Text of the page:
It's one thing reading about the extreme DevOps practices of the unicorns (Google, Facebook, etc)
I used to be a voracios reader through primary school and high school, but it kinda stopped somewhere during campus days. I have rekindled it recently, especially with the ability to read on-line (my preference is Google Play Books on Android), although I have also still do read soft-cover books, that I have on my desk at work, or in the lounge at home.
It seems that my preference is to read the samples on Google Play, which is about 4 chapters or so of the book, then I purchase it if I like it. I sometimes will read samples of different books, and then purchase the one that really caught my attention the most, and come back to the others later.
This is brilliant article that talks about the way you read books and what is says about your intelligence.
This includes tech, motivation (but mostly around tech), fiction, and wildlife. I really enjoy Scott Burken, and I have a few of his books below. I discovered few of the others when I read Burkens Myth of Innovation, and he referred to other books on innovation, so I have a few of those in the list as well.
I enjoyed Gene Kim's Project Phoenix, so I have his other DevOps handbook in the list.
This is the list of books I have in my Google Play bookstore, and have read most of the samples for, that I will choose from next to purchase. My two most favorite authors are Gene Kim and Scott Berkun, so I'm checking out their next books.
- The DevOps Handbook: How to Create World-Class Agility, Reliability, and Security in Technology Organizations
- The Year Without Pants: WordPress.com and the Future of Work
- Confessions of a Public Speaker – Scott Berkun
- Lean Enterprise, How High Performance Organizations Innovate at Scale – Jez Humble
- The Lean Startup, How Constant Innovation Creates Radically Successful Businesses – Eric Ries
- The Startup Way, How Entrepreneurial Management Transforms Culture and Drives Growth – Eric Ries
- Extreme Ownership, How U.S. Navy SEALs Lead and Win – Jocko Willink, Leif Babin
- Continuous API Management, Making the Right Decisions in an Evolving Landscape – Mehdi Medjaoui, Erik Wilde, Ronnie Mitra, Mike Amundsen
- API Management, An Architect's Guide to Developing and Managing APIs for Your Organization – Brajesh De
- DevOps for Digital Leaders, Reignite Business with a Modern DevOps-Enabled Software Factory – Aruna Ravichandran, Kieran Taylor, Peter Waterhouse
This is the list of completed books: (most recent at the top)
- A Game Ranger Remembers by Bruce Bryden
- DevOps for the Modern Enterprise, Winning Practices to Transform Legacy IT Organizations – Mirco Hering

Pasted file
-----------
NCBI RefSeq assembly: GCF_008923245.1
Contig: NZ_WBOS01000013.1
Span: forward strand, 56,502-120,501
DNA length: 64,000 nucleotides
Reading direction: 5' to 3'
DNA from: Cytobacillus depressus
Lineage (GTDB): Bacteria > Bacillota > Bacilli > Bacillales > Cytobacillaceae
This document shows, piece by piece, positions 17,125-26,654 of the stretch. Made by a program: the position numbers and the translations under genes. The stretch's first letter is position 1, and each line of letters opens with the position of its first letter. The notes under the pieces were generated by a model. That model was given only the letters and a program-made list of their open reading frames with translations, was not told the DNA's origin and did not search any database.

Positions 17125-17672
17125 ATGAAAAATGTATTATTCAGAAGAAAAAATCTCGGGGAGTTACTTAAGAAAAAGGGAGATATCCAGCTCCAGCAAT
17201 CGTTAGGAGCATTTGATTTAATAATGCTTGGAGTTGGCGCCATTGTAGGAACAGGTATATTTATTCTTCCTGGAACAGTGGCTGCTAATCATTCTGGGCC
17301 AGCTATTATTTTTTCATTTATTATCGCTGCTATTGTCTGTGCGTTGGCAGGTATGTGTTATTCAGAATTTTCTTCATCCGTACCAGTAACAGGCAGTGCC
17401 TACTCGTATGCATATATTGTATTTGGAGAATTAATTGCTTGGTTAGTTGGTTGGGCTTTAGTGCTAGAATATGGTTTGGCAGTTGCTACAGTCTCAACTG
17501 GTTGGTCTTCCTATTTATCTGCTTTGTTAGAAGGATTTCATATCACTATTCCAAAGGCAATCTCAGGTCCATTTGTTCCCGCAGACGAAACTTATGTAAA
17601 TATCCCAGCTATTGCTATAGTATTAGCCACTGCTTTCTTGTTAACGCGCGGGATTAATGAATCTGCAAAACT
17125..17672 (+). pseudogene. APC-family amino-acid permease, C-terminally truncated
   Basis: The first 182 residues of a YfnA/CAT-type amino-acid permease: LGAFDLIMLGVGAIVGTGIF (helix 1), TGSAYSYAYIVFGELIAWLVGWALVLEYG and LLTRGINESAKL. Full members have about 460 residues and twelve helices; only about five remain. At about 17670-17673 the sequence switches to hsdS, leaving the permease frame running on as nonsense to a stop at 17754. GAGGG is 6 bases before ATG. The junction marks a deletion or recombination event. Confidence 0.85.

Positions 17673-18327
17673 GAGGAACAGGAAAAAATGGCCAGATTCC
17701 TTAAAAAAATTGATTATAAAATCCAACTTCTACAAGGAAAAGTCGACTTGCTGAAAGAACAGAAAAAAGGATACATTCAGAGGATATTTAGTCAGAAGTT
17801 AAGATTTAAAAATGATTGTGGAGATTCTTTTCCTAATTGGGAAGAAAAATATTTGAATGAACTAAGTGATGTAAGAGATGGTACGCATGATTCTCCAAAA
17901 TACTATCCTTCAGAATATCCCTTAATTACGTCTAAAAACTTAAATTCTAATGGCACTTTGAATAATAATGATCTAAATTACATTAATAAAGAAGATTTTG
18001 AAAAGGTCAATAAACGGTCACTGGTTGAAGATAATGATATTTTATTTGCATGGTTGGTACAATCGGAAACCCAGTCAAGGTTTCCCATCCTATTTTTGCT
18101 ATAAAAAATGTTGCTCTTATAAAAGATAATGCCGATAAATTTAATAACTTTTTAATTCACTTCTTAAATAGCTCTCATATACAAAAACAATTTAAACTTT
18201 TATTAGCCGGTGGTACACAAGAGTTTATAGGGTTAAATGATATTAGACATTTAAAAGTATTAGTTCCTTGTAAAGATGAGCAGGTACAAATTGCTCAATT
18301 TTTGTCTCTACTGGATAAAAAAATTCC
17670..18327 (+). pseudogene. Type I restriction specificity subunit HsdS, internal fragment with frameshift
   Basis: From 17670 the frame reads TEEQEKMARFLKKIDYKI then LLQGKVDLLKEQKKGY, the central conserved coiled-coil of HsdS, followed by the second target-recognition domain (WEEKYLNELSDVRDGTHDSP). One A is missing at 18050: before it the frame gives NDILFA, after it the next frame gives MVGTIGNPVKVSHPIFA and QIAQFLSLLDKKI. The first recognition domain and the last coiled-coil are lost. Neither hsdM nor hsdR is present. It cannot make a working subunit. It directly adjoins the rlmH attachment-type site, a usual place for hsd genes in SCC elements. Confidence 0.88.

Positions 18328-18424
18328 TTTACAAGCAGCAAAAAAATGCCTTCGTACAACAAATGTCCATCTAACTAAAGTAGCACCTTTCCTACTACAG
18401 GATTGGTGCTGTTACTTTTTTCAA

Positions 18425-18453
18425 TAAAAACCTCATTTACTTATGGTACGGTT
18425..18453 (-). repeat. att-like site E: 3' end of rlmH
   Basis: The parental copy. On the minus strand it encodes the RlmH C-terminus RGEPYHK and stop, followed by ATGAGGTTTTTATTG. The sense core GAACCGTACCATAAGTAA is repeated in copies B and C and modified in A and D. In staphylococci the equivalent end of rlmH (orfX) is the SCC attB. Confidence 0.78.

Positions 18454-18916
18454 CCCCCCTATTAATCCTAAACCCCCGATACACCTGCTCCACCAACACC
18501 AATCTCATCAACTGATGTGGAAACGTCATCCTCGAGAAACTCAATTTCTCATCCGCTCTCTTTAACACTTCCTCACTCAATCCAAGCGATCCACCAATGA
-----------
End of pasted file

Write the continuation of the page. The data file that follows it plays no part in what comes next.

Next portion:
- The DevOps Adoption Playbook - Sanjeev Sharma
- ACCELERATE: The Science of Lean Software and DevOps: Building and Scaling High Performing Technology Organizations: Coming off the work that Gene Kim did on the State of DevOps Reports each year, this details all the research they did, that shows that DevOps practices will improve your bottom line.
- Build APIs You Won't Hate - Phil Sturgeon: Its not a normal book to read, but has code samples to follow along with, and parts that you really need to think about and apply to your API development. I wrote a review based on the main points that really helped me with my API developement journey.
- My Family and Other Animals - Gerald Durrel. How a young boy, living on a Greek island, picked up his love for animals, and became a world famous zooligst. I've also read the other books in this series
- Zoo Quest: The Adventures of a Young Naturalist - David Attenborough. The Zoo Quest series is about how a young David went on animal collecting expeditions to different countries.
- The Trouble with Africa – Vic Guhrs
- Cry of the Kalahari - Mark Owens
- The Unicorn Project
- Huawei: Leadership, Culture, Connectivity. I have worked with Huawei so many times during my career and was always fascinated by their ethos. This provides a glimpse into what makes them tick.
- DevOps for Digital Leaders, Reignite Business with a Modern DevOps-Enabled Software Factory
- Fumbling the Future: How Xerox Invented, then Ignored the Personal Computer about real Innovation, leadership, structures and politics of companies, and how it influenced them. I wrote a post that can act as a book review
- Myths of Innovation - Scott Berkun
- Project Phoenix - Gene Kim: This is the IT version of The Goal. It accurately describes what IT Operations people do. This also answers the question "what do you do" when asked by your grandmother
- Crucial Conversations
- Making Things Happen - Scott Berkun
- Critical Chain - Eliyahu M. Goldratt
- Its Not Luck - Eliyahu M. Goldratt